“We have proposed a radically different explanation for the origin of ooids that explains their definitive features. Our research has highlighted yet another vital role that microbes play on Earth and in our lives.”

The team used mathematical modeling to simulate how ooliths form and identify the most likely mechanism of their growth. The algorithms they used to simulate the process were based on systems designed to describe how brain tumors develop. The most likely process of oolith formation, the one that best explains their size and internal mineralization patterns, the team explains, is the mineralization or microbial biofilms — in short, the fossilization of microbes and bacteria.

This process would explain the strikingly ordered structures seen in ooids, with very cleanly-defined concentric layers around a central point. It would also explain why ooids have roughly consistent maximum sizes despite a plethora of different environmental condition across the world’s oceans — something which the previous hypothesis never really explained in a satisfactory manner. Burne thinks the results debunk the popular “snowball theory” that ooids were formed by grains rolling on the seafloor and accumulating layers of sediment.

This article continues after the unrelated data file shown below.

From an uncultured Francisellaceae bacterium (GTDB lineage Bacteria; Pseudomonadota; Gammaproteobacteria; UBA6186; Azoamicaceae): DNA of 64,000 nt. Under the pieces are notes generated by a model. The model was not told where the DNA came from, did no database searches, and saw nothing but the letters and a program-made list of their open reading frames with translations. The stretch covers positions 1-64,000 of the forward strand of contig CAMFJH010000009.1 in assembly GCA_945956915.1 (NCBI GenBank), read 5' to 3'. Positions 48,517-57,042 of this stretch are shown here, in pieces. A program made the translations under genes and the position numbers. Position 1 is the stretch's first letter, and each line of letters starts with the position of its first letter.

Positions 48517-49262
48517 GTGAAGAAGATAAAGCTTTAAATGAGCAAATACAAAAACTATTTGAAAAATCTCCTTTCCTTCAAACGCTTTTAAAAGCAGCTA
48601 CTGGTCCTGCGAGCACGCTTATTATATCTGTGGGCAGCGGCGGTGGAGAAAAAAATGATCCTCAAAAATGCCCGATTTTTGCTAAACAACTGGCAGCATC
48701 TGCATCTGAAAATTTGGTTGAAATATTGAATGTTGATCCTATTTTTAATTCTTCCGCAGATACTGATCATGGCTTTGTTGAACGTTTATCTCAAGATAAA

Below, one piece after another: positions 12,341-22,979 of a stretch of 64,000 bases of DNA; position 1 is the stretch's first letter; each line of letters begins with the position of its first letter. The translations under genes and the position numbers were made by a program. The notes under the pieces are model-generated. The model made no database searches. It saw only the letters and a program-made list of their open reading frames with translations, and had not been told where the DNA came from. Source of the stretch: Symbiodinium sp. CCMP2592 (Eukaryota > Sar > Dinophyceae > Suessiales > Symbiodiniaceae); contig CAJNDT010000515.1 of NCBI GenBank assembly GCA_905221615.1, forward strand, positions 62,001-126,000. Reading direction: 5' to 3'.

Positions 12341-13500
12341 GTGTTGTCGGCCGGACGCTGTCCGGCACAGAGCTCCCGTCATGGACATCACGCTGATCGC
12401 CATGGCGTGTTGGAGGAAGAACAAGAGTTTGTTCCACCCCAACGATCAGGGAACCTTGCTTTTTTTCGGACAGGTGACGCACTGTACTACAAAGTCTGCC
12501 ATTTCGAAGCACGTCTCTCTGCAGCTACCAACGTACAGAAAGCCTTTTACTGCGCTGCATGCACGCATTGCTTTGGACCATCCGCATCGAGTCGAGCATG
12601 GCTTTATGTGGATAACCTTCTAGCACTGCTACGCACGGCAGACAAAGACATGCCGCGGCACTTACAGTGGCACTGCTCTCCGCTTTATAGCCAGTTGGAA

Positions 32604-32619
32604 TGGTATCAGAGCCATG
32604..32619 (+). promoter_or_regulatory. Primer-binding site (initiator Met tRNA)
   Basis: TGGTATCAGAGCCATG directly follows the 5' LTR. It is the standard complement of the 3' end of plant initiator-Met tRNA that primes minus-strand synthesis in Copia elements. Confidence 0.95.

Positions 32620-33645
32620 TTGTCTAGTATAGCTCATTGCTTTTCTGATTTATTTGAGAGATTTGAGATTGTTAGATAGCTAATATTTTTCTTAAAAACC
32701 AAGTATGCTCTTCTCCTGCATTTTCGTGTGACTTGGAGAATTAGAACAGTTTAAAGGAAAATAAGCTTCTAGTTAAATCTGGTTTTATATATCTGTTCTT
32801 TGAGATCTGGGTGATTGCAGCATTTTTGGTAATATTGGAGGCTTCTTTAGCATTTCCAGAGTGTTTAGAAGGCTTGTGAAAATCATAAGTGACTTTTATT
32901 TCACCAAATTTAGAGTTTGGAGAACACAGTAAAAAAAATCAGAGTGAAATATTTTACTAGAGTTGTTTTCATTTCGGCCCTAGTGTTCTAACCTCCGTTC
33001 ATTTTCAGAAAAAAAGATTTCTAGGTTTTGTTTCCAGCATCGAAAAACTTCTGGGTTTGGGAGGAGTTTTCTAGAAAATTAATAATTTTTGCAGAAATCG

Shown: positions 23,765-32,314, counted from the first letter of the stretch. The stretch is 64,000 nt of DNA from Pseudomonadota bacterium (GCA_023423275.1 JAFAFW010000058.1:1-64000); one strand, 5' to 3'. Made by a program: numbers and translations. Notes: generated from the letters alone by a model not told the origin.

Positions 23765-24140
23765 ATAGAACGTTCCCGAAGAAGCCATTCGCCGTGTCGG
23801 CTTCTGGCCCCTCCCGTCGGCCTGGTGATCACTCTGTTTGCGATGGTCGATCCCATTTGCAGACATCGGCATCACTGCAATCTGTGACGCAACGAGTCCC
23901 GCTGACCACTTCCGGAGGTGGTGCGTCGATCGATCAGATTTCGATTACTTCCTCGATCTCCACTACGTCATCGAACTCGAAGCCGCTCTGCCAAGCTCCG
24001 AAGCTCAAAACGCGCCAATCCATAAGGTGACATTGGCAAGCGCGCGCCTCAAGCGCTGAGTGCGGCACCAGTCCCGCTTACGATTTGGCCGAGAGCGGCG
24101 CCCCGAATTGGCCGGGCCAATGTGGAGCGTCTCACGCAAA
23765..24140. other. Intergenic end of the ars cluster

The paper “A biofilm and organomineralisation model for the growth and limiting size of ooids” has been published in the journal Scientific Reports.

The ‘hottest’ 7 … hot springs

The idea for this article hit me while I was writing this post about awesome landscapes. I was doing some research, and when I found the amazing things hot water springs can create, it was obvious that this article had to come.

Grand Prismatic Spring

Measuring about 250×380 feet, and being the largest hot water spring outside of New Zealand, the Grand Prismatic Spring is definitely something worth gazing at.

It sits in Yellowstone, high on the top of a mound, and has some small terraces that highlight even better the amazing colours created by the bacteria inside the water.

The vivid colours are the result of pigmented bacteria; the colours range from green to red, depending on the amount of chlorophyll the bacteria has, as well as the temperature of the water.